Friday, July 1, 2011

Mozart - The Beauty and Dangers of the Written Word...

As a child, I was a voracious reader, and at a rather early age, I stumbled across the famous book on Mozart by the brilliant authoress Marcia Davenport called, simply - "Mozart."
I must have read the book four or five times (I remember being of elementary school age), falling more and more into the world of Mozart painted so exquisitely by Davenport, and for a long time Davenport's world of Mozart was my world whenever I thought about this genius, or whenever I played his music.
However, this world was, if not shattered, certainly taken down a few sturdy pegs, as I delved, as a young adult and aspiring musician, more deeply into Mozart's time, and found that Davenport's information about Mozart was, at times, either incomplete, - or simply inaccurate.
This kind of of discovery transmogrified my thinking of and approach to the dangers that are inherently endemic to the relating of Man's history, not only in music, but also in all other aspects of Man's world. As an example - did Hitler actually get elected to power (I've seen this statement more than once in books read), or was he appointed to power? or, "Did Mussolini's trains always run on time?"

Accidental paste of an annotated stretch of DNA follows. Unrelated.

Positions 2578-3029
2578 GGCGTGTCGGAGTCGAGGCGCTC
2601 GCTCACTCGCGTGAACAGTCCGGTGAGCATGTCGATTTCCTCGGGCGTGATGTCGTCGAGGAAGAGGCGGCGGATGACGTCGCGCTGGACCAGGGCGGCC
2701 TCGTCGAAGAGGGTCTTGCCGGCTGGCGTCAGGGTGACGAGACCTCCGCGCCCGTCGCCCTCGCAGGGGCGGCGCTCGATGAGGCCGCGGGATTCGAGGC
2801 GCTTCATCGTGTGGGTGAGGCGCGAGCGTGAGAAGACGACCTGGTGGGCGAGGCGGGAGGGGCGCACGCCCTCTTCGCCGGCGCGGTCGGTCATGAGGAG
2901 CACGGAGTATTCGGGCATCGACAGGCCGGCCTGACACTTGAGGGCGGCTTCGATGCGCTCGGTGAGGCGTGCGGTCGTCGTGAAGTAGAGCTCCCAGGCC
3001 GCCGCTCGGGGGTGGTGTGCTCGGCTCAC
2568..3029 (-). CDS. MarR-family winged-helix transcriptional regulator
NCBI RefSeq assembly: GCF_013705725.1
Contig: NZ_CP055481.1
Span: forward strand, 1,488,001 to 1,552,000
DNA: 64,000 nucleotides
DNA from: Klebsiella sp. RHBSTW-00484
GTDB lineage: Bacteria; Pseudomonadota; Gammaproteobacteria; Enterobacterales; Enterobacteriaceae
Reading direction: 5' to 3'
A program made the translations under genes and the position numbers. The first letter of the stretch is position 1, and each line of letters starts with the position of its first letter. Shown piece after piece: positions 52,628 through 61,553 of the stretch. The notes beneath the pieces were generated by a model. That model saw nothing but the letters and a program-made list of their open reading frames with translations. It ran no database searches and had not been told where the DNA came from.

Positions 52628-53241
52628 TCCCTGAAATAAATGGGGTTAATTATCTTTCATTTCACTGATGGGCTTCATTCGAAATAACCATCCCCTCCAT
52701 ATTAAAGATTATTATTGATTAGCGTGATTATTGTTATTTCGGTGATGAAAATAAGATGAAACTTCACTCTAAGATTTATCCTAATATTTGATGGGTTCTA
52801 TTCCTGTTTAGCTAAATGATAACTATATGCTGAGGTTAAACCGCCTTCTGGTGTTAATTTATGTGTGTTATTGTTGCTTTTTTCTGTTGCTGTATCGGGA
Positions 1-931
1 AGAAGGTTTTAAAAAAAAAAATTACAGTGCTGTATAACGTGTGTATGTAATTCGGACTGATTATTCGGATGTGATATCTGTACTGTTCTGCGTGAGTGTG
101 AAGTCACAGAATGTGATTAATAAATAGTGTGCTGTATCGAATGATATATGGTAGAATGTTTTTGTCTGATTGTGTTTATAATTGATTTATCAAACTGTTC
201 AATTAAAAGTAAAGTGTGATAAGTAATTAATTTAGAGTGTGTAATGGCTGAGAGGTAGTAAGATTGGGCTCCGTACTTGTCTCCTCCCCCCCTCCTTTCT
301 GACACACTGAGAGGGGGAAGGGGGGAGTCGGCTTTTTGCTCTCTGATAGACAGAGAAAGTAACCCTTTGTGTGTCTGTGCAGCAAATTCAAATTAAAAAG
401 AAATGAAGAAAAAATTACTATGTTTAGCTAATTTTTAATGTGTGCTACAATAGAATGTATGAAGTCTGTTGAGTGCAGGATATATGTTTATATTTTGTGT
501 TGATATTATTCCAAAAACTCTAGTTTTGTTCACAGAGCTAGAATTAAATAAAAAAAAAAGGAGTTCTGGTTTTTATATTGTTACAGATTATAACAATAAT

Think of David Irving, once a most powerful historical voice, stating that "the survivors of the Holocaust are liars" -
Or Schindler, who followed Beethoven around like a Spaniel, and who became a well-known voice of the life of Beethoven in his writings - sadly, Schindler has been found lacking, let alone inaccurate; even false, on more than one occasion. One can, by going into ensuing research projects on the life of the Beethoven, discover the corrective revising of Schindler and his work.
And yet, when I think of Marcia Davenport, her magnificent color-portrayal of Mozart through her words has not changed my mind about her being one of the great story-tellers of my youth.
I probably will go back one day and read her book once again - and enjoy it.



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